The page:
The problem of course is that information in the supply chain is never complete, and will always contain bad data. Even as US-based companies worldwide invest in software such as SAP and Oracle, the standards, availability and consistency of the data produced by these systems will never be 100% stable. And when you now expand your supply chain to places like China, Vietnam, and Latin America, where emerging country customers are located, the variability in data standards and integrity will only increase, as many individuals are still using fax and phone calls in these regions.

So the de facto position should automatically be that data is relatively easy to get, often contains errors and incomplete datasets, and is produced by a multitude of technologies. Any visibility system must be constructed with these basic tenets in mind.   Elementum uses non-relational databases that have no set data schemas, allowing them to input any kind of data that will be stored and analyzed. Graphical interconnections between people, parts, and functions are constructed that enables a problem in one area to be immediately linked and related to another area, where the problems can be quickly scanned and potentially solved. This approach of linking data through non-traditional forms of relationships is the true “secret sauce” behind effective visibility systems in real-time supply chain systems. It is a characteristic that makes the approach powerful and actionable.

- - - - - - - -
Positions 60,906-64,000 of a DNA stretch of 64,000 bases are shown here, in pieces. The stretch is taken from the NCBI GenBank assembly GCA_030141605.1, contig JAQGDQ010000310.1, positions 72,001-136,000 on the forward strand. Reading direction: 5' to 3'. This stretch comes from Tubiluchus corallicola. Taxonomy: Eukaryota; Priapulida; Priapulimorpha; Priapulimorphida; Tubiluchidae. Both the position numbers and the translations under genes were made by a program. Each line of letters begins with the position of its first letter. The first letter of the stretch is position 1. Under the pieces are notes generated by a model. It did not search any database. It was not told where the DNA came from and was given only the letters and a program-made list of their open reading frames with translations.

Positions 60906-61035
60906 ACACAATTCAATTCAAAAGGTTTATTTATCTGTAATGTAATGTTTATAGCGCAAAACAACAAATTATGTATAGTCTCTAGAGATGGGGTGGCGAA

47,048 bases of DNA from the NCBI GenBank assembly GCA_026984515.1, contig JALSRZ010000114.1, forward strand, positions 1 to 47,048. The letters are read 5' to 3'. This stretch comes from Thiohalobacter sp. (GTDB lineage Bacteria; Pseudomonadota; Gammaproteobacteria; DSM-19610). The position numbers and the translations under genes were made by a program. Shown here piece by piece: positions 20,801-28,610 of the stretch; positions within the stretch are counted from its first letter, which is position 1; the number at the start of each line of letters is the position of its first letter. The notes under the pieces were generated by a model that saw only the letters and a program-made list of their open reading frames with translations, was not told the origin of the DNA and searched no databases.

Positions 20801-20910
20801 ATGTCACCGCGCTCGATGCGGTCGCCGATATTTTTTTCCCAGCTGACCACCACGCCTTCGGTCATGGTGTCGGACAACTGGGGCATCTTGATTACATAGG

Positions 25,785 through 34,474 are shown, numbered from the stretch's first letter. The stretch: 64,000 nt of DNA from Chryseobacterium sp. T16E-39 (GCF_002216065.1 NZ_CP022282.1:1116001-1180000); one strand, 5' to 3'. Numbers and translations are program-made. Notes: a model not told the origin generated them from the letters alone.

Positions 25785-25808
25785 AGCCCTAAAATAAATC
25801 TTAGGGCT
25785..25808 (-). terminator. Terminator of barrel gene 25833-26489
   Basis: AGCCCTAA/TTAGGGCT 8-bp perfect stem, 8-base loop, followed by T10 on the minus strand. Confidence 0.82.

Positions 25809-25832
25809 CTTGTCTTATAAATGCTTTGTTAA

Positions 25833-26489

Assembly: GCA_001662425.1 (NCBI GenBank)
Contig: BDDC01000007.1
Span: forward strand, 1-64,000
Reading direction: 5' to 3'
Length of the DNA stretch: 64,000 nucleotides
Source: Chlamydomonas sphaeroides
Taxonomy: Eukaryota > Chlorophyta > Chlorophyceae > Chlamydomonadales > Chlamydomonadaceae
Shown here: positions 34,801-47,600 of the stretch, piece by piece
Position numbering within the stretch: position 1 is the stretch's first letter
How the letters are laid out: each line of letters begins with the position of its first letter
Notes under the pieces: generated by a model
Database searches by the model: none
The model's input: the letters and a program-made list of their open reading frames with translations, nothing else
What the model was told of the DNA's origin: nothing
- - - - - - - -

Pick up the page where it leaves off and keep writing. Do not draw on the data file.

How are these connections identified, established, and hard-coded into the visibility system? Dana notes that “We want to understand your end to end supply chain, and begin by literally mapping the entire supply chain from supply distribution through to customers.   We want to know where your subassemblies come from, at as granular a level as we possibly can, which is the level at which there is specific risk. We want to know how you are organized, where you have external dependencies, whether it be a location, a supplier, or something else, and how these elements are interconnected to your supply chain.” This mapping activity is something that should be happening anyhow – but companies often overlook this simple process mapping tool as a vehicle for driving continuous improvement, as well as visibility.